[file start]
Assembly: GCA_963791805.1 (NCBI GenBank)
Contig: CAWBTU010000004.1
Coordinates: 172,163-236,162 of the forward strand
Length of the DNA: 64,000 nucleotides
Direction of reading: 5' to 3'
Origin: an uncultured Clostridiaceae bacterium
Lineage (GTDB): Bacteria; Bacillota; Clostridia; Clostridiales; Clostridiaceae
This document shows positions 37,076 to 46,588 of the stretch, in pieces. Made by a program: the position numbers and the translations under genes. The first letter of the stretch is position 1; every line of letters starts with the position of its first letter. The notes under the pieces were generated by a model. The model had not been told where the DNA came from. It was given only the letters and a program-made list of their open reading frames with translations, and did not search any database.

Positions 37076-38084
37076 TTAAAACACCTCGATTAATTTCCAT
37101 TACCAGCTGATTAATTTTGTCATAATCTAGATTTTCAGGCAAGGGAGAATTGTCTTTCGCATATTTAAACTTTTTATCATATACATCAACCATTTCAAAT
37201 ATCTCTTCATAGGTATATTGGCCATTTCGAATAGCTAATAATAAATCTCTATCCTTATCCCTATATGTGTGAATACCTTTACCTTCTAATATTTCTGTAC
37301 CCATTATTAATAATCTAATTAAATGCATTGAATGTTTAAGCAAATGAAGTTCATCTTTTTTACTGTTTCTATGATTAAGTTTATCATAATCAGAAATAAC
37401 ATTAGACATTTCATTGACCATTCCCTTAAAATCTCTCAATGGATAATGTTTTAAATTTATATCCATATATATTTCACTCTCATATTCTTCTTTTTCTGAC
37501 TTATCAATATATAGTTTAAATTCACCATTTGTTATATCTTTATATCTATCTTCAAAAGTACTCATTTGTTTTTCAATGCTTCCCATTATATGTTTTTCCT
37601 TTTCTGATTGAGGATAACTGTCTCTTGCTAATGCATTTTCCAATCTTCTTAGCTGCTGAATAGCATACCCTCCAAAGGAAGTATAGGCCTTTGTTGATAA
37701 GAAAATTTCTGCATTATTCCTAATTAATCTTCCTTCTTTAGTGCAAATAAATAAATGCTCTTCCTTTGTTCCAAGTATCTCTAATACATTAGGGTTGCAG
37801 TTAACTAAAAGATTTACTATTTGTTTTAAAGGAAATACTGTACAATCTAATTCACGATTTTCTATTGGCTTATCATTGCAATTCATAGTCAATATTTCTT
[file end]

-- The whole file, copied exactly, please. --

Assembly: GCA_963791805.1 (NCBI GenBank)
Contig: CAWBTU010000004.1
Coordinates: 172,163-236,162 of the forward strand
Length of the DNA: 64,000 nucleotides
Direction of reading: 5' to 3'
Origin: an uncultured Clostridiaceae bacterium
Lineage (GTDB): Bacteria; Bacillota; Clostridia; Clostridiales; Clostridiaceae
This document shows positions 37,076 to 46,588 of the stretch, in pieces. Made by a program: the position numbers and the translations under genes. The first letter of the stretch is position 1; every line of letters starts with the position of its first letter. The notes under the pieces were generated by a model. The model had not been told where the DNA came from. It was given only the letters and a program-made list of their open reading frames with translations, and did not search any database.

Positions 37076-38084
37076 TTAAAACACCTCGATTAATTTCCAT
37101 TACCAGCTGATTAATTTTGTCATAATCTAGATTTTCAGGCAAGGGAGAATTGTCTTTCGCATATTTAAACTTTTTATCATATACATCAACCATTTCAAAT
37201 ATCTCTTCATAGGTATATTGGCCATTTCGAATAGCTAATAATAAATCTCTATCCTTATCCCTATATGTGTGAATACCTTTACCTTCTAATATTTCTGTAC
37301 CCATTATTAATAATCTAATTAAATGCATTGAATGTTTAAGCAAATGAAGTTCATCTTTTTTACTGTTTCTATGATTAAGTTTATCATAATCAGAAATAAC
37401 ATTAGACATTTCATTGACCATTCCCTTAAAATCTCTCAATGGATAATGTTTTAAATTTATATCCATATATATTTCACTCTCATATTCTTCTTTTTCTGAC
37501 TTATCAATATATAGTTTAAATTCACCATTTGTTATATCTTTATATCTATCTTCAAAAGTACTCATTTGTTTTTCAATGCTTCCCATTATATGTTTTTCCT
37601 TTTCTGATTGAGGATAACTGTCTCTTGCTAATGCATTTTCCAATCTTCTTAGCTGCTGAATAGCATACCCTCCAAAGGAAGTATAGGCCTTTGTTGATAA
37701 GAAAATTTCTGCATTATTCCTAATTAATCTTCCTTCTTTAGTGCAAATAAATAAATGCTCTTCCTTTGTTCCAAGTATCTCTAATACATTAGGGTTGCAG
37801 TTAACTAAAAGATTTACTATTTGTTTTAAAGGAAATACTGTACAATCTAATTCACGATTTTCTATTGGCTTATCATTGCAATTCATAGTCAATATTTCTT